Huawei has long been boasting about its independence from Google, especially in software, though that independence was more or less forced upon it anyway. In addition to building its own ecosystem of Android apps and services, the embattled Chinese tech giant has been working on its own OS to replace Android on its devices. Harmony OS 2.0 is being positioned to finally break away from Google’s mobile platform, at least as far as Huawei smartphones are concerned, but it may turn out to still be based on Android after all.
Huawei recently opened the doors for mobile developers to test out the beta version of its Harmony OS 2.0. Unlike the first Harmony OS release that landed on IoT hardware like smart TVs, version 2.0 is will be targeting smartphones. Naturally, developers were all too curious about Huawei’s own mobile OS and poked around until they found disappointing but also unsurprising clues.
For those anticipating or wishing for a completely new mobile OS to break the Android and iOS duopoly, you will not find one in the Harmony OS 2.0 beta. Developers have discovered that it is pretty much Android underneath, both in appearance as well as internal structure. You could even use ADB, the Android Debug Bridge, to peer into the operating system’s Android-like innards.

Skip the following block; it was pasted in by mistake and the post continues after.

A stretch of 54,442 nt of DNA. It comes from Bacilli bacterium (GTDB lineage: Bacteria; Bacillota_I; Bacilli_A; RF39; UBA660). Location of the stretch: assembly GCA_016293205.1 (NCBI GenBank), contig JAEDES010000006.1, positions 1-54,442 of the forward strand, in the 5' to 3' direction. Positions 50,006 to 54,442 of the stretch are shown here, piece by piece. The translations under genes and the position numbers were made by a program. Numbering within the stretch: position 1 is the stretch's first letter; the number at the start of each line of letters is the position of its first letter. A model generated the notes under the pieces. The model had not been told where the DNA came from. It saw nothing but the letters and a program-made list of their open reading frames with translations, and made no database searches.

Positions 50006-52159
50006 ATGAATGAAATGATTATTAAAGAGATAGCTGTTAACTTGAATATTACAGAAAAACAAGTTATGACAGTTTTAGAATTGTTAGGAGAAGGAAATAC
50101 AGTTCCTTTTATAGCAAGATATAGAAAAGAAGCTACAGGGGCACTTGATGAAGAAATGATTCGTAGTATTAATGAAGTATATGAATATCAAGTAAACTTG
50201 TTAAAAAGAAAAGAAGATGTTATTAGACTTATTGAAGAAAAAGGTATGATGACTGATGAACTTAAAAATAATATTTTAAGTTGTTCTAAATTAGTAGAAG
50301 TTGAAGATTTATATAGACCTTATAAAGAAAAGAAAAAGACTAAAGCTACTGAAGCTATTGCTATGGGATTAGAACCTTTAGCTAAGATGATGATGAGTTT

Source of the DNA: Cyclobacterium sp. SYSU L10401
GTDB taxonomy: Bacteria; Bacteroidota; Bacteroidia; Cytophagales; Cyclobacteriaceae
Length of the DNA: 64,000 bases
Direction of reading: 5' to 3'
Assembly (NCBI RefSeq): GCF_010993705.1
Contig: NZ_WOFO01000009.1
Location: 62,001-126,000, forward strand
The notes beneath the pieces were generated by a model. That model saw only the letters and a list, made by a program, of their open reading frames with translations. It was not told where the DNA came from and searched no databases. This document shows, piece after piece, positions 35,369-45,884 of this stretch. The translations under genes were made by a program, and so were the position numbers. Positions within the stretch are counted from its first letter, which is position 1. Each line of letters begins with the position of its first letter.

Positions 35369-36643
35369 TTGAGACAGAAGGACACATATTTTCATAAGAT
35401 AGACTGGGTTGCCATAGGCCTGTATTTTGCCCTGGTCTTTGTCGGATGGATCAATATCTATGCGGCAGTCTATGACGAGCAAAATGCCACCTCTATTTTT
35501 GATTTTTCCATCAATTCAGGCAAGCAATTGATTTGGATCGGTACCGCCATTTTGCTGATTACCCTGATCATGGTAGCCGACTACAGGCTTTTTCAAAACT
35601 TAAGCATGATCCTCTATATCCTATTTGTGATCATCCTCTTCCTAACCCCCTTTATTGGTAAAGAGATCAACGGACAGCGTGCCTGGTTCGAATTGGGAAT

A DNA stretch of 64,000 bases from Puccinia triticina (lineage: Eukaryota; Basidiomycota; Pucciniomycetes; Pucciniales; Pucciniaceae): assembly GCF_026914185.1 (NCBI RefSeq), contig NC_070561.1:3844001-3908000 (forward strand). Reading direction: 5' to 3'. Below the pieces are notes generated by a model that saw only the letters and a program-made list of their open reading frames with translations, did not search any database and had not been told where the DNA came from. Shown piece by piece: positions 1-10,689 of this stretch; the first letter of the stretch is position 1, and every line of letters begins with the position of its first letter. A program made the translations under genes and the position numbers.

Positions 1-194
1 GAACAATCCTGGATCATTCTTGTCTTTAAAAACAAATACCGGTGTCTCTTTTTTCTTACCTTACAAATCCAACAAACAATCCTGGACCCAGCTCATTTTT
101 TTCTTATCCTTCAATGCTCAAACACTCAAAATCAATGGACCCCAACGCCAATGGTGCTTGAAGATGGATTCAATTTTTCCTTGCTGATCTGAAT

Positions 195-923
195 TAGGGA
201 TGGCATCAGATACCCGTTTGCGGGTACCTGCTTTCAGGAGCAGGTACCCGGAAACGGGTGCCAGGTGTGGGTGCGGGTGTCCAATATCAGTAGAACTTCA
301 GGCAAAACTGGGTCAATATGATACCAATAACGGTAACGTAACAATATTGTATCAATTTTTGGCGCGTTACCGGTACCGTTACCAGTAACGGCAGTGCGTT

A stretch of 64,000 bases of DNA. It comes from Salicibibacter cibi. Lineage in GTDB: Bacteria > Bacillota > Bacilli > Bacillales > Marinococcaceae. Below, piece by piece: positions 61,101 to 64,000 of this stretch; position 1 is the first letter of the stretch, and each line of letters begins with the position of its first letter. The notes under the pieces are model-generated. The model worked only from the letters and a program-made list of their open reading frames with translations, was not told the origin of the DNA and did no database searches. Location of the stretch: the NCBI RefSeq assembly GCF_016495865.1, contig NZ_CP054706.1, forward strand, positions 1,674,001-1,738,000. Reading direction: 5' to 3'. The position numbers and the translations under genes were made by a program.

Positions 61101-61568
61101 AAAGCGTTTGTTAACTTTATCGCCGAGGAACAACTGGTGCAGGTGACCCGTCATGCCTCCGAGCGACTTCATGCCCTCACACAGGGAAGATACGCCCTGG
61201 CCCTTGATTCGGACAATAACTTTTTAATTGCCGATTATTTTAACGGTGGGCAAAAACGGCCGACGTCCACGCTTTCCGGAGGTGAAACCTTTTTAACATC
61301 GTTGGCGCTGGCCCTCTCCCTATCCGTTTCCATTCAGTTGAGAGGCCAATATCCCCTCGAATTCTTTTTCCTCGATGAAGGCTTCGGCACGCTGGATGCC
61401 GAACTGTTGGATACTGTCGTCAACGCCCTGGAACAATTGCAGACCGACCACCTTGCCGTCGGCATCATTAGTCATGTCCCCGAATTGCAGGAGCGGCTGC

That said, it might also be too early to write Harmony OS off as just another Android-based spin like Amazon’s Fire OS. There’s still a chance that this situation is applicable only for the beta testing phase to get app developers up and running quickly with tools they may already have. It can also be just a stepping stone for a more Android-free version of Harmony OS, maybe by version 3.0.
At the same time, it also makes a bit of business sense for Huawei to continue down this path. After investing so heavily in AppGallery and Huawei Mobile Services, both based on Android, it would be a complete waste if it threw them all out immediately. It could be a strategy to get developers to rely on Huawei APIs that would then be used to seamlessly transition to an OS that will completely be free of any trace of Google.